Gustie in Berlin
installation et texte

92cmX22cmX32cm (36,2 inches X 8,7 inches X 12,6 inches) - l x L x h

Gustie in Berlin – Kristallnacht

November 9 and 10, 1938

I can’t remember where we were when Gustie told me this story. Standing in the Kitchen? Sitting in her sofa? Nothing, I remember nothing, only her blue eyes, the gap-teeth, the freckles, the smile underneath the wrinkles. Her strong accent. For everyone else a German accent, for me a family accent. While listening to her, I remembered what they used to say about her sister Amalia, that she only wanted two things in life: to speak French without accent and to get a tan. A total failure.

–        I made a cake.

At the Bronners’, you always make a cake for thirty, even when there are two of you. Maybe you feel that you also have to take the dead into account.

–        No , thank you, I just had lunch…

She cuts a piece for me.

–        Eat the cake…

I eat the cake. We talk of Berlin. The building where they all lived. Each one of them on a different floor.

The flat was very big. We always had our celebrations at home, weddings, bar-mitzvahs…  All the festival crockery was stored in the false ceilings. The dairy crockery, the meat crockery, the Passover crockery, it really made up a lot of crockery. So we put it all up there, in the false ceilings…

While telling this, she reaches up as if the crockery was still above her head. They left Berlin very late. The Bronners were optimists. Should we always be.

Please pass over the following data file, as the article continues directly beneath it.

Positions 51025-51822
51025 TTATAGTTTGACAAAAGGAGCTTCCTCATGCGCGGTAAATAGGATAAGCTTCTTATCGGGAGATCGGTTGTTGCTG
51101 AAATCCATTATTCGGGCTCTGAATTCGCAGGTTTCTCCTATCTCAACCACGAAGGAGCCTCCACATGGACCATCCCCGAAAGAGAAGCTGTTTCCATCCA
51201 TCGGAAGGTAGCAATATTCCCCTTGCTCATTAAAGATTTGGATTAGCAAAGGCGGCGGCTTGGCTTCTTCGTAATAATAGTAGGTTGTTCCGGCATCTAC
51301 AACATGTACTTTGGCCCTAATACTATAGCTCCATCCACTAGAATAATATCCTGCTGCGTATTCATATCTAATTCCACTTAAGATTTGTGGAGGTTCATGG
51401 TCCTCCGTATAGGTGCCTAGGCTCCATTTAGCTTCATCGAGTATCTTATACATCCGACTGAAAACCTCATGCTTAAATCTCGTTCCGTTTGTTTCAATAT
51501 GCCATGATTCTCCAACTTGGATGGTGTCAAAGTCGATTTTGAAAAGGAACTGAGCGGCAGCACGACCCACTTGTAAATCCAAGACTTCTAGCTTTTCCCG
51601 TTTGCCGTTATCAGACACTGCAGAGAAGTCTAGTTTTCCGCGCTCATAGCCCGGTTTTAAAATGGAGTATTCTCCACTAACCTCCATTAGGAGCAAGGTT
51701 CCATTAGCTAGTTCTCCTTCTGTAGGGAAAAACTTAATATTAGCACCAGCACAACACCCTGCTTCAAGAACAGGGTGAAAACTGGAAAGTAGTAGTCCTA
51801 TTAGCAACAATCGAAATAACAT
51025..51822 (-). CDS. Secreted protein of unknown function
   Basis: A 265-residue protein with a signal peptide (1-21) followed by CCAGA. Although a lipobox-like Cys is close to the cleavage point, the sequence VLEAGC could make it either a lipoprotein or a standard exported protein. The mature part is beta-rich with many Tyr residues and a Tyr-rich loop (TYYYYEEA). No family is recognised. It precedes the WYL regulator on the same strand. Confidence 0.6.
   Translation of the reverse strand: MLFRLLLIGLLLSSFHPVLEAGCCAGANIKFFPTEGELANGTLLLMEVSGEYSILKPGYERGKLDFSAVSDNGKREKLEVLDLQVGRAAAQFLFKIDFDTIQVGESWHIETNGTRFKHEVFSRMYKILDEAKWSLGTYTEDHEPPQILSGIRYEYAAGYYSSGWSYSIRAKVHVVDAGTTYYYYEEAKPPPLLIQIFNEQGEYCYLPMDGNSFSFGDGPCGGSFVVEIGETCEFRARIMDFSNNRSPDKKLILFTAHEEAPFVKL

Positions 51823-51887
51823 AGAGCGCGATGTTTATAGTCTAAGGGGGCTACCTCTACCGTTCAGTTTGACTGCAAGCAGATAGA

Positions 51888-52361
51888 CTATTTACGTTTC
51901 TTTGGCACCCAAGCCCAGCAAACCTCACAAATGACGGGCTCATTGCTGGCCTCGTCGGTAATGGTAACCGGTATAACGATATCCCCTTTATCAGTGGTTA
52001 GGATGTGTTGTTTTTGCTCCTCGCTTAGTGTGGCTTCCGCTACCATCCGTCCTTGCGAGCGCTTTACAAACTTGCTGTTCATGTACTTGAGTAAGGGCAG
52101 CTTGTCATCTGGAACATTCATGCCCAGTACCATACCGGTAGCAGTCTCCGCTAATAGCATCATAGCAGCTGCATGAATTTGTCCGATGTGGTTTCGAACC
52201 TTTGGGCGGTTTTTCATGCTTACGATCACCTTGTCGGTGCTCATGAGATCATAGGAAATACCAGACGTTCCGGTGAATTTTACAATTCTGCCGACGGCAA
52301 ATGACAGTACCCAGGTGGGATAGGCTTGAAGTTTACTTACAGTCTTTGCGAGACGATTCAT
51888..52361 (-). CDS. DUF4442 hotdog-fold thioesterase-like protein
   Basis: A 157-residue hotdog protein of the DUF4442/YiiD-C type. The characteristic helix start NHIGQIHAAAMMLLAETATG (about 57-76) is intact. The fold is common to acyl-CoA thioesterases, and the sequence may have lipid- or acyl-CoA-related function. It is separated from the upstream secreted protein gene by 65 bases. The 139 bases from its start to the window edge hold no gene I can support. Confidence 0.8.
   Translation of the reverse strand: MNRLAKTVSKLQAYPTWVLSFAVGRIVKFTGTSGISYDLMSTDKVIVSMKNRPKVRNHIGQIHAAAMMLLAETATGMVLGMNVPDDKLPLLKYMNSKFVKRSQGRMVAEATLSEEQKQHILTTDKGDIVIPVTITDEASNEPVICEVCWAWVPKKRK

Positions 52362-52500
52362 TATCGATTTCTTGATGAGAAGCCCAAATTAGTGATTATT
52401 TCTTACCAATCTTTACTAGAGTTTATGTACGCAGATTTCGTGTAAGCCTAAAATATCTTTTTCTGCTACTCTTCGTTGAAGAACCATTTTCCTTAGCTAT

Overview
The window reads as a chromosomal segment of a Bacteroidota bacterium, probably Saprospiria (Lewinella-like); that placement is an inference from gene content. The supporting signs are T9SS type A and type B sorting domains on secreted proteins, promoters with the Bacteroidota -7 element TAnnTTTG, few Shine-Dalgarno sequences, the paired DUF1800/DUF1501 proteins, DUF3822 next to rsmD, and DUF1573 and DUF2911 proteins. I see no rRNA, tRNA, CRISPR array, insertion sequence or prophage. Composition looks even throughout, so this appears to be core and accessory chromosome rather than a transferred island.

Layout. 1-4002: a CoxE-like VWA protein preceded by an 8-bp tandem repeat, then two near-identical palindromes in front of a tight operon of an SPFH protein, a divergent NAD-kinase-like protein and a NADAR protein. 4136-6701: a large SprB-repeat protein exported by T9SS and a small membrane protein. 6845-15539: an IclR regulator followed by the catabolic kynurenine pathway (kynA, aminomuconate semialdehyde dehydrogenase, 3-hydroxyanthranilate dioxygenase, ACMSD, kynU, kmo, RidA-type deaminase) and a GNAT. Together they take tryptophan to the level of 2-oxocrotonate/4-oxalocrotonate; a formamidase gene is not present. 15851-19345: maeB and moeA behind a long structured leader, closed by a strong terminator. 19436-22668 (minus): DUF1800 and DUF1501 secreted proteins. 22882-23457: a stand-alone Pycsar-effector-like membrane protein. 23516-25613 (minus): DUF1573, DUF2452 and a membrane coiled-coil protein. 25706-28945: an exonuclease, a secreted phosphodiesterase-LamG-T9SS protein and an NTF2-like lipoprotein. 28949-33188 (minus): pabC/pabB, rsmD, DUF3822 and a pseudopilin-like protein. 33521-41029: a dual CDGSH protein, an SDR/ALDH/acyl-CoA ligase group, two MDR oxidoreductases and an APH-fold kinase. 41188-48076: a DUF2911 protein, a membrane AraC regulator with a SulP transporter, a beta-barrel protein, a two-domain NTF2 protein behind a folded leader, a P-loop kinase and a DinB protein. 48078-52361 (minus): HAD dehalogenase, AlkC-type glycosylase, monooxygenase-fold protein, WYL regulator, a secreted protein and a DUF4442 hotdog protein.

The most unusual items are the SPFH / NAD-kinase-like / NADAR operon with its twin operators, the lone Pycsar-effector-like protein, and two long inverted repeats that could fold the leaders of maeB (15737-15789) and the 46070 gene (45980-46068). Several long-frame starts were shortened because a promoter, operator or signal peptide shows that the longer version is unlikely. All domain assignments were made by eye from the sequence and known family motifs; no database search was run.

–        You know, that night, we were not at home. When we came back the next day… They had destroyed all the false ceilings. I don’t know why, maybe they thought that people were hiding there… How did they manage to do it, with rifles, sticks maybe. All the crockery had fallen from the ceilings and then we got in the flat… All the crockery, just like that, on the floor, broken… I remember, I was walking, I had crockery up to my knees.

Where did they go that night. With whom did they stay. All of them together. Or not. Is it what made them decide to leave. I don’t know. Did they see the Alte Neue Synagogue burn. Was it the one they used to go to. Maybe the smaller one, very close to their home. I don’t know. I should have asked her what the crockery was like.

Thibaut Bertrand –